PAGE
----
RAW Diet for Pets

A raw dog food diet typically consists of:

* Muscle meat, often still on the bone
* Bones, either whole or ground
* Organ meats such as livers and kidneys
* Raw eggs (with shell)
* Some dairy, such as yogurt / Kefir

A raw dog food diet is designed to mimic a dog’s natural ancestral menu. The whole concept of raw feeding is based upon a dog’s instinctive carnivorous bias — a built-in desire to capture (or find) and eat another animal.
As unsavory as it may seem, it is completely natural for a wolf to consume the entire animal.
Meat, bones, organs and all.
As direct descendants of wolves, dogs are simply not genetically optimized to consume the 50% carbohydrate content of today’s commercial kibbles.

So, how do these diets compare?

The Benefits of a Raw Diet:
Feeding a raw dog food diet has many notable benefits…
Firmer stools
Improved digestion
Healthier skin and coat
Reduced allergy symptoms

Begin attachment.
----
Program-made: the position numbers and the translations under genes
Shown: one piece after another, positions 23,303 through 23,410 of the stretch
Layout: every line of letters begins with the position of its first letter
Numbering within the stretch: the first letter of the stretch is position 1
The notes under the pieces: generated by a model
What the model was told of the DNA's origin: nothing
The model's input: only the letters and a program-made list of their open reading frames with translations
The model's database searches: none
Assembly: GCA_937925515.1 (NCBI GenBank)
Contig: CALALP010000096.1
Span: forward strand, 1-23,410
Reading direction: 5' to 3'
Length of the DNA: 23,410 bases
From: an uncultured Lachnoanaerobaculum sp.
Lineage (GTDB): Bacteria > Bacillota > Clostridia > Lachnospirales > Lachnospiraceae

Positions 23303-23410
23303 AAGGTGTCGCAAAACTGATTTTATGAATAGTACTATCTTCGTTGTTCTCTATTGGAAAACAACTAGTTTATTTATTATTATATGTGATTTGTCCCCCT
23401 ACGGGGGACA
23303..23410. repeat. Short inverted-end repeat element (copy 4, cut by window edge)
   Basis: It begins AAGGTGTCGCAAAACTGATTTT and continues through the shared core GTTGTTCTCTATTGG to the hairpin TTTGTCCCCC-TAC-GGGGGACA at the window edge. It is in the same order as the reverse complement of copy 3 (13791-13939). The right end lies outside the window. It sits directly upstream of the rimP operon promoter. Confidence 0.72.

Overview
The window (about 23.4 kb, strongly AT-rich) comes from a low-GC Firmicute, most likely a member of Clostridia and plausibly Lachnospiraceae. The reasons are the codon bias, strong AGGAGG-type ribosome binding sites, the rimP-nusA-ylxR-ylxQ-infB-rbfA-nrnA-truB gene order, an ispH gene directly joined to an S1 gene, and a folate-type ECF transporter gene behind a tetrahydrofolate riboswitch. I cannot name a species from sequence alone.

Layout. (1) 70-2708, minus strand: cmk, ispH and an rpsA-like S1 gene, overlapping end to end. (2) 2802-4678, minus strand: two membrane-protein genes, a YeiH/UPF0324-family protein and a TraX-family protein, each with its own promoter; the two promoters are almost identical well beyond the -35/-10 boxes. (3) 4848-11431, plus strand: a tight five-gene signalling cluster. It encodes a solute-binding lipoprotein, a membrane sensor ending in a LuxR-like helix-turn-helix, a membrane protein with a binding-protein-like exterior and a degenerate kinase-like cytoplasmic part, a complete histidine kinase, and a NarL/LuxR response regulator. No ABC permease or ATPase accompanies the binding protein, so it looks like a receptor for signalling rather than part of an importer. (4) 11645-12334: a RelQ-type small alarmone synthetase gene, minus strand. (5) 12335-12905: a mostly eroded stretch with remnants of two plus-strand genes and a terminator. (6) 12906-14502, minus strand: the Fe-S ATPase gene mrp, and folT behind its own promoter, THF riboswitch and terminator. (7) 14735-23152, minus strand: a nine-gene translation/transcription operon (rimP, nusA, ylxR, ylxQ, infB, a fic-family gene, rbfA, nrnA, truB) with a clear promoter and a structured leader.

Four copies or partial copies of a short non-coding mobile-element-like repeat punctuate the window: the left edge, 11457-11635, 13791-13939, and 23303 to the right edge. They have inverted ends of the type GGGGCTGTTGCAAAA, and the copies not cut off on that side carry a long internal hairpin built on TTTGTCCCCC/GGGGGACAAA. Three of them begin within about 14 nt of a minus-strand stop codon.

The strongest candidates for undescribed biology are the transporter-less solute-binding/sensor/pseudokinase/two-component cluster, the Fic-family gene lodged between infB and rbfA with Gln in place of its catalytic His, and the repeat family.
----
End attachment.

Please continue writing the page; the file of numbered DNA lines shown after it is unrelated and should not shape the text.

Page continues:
Better weight management
There have been many reports of improved health when chronically ill pets were switched from a commercial product to a raw dog food.

The Downside of a Raw Dog Food Diet:
A raw dog food diet can’t touch the convenience of a kibble. Just measure and pour. It just doesn’t get any easier.
Yet besides the lack of convenience, there’s another critical issue. Bacterial contamination.
Salmonella and E. coli germs can always be a potential problem with raw meats. Yet the risk of food-borne disease is actually quite low.
That is, low risk for dogs. But not for humans.
That’s because a dog’s digestive system is shorter and more acidic.
Which makes canine infections like these fairly rare.
The real risk of food-borne disease is actually greater for a dog’s human caretakers — not the dog.
Yet with proper care and handling, this risk can be dramatically reduced.

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